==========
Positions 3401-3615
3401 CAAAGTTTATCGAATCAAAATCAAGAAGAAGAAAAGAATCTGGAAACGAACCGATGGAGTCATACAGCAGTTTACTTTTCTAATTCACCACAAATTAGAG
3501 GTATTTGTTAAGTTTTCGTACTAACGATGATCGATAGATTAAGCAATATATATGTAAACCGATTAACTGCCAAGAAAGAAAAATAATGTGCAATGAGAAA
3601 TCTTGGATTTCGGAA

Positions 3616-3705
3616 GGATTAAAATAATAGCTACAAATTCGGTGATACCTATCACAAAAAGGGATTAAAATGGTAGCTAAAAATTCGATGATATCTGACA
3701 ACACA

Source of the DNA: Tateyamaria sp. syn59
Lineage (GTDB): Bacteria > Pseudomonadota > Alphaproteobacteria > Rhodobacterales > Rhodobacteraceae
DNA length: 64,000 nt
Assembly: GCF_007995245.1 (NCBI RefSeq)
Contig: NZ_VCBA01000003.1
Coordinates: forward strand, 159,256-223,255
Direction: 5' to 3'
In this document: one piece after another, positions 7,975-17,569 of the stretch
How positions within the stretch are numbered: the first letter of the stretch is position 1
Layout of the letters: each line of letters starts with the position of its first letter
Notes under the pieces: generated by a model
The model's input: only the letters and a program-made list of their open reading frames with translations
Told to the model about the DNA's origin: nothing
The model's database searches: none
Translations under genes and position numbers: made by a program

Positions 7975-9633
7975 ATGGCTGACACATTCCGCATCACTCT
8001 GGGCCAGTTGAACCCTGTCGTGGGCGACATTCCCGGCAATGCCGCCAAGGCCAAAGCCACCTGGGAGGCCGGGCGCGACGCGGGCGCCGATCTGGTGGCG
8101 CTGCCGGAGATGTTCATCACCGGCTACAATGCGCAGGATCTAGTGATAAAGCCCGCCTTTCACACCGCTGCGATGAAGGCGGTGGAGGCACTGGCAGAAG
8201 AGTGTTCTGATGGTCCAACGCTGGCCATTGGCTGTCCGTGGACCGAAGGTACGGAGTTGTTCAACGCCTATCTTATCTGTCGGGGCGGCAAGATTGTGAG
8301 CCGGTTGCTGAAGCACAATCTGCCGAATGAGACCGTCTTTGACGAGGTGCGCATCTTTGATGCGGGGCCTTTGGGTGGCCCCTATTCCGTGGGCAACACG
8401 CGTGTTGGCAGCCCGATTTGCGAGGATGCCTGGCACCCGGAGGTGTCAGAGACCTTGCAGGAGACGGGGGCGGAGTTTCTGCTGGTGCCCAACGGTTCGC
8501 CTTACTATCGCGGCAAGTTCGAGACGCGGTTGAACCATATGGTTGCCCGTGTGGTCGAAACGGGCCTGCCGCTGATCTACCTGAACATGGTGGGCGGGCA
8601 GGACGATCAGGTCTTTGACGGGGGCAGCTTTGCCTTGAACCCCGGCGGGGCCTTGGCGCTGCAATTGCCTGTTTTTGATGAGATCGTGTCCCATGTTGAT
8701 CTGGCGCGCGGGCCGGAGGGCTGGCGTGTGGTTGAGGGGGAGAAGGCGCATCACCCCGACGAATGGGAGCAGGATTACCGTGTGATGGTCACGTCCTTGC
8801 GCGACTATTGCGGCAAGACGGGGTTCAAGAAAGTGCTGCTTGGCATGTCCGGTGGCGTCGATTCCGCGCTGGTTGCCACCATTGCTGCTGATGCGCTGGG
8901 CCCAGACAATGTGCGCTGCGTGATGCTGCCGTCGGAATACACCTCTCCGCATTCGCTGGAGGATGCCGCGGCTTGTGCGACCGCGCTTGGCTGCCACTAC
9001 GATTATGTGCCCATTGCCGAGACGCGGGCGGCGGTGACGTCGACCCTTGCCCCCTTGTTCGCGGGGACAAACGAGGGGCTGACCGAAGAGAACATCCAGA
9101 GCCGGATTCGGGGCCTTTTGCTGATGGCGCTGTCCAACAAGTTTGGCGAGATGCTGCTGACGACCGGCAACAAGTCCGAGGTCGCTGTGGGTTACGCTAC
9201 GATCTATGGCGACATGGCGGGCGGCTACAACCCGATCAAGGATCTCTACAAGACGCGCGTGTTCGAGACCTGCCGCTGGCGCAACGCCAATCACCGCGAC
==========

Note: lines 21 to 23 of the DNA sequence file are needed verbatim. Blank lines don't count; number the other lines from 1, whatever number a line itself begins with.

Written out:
The model's database searches: none
Translations under genes and position numbers: made by a program

Positions 7975-9633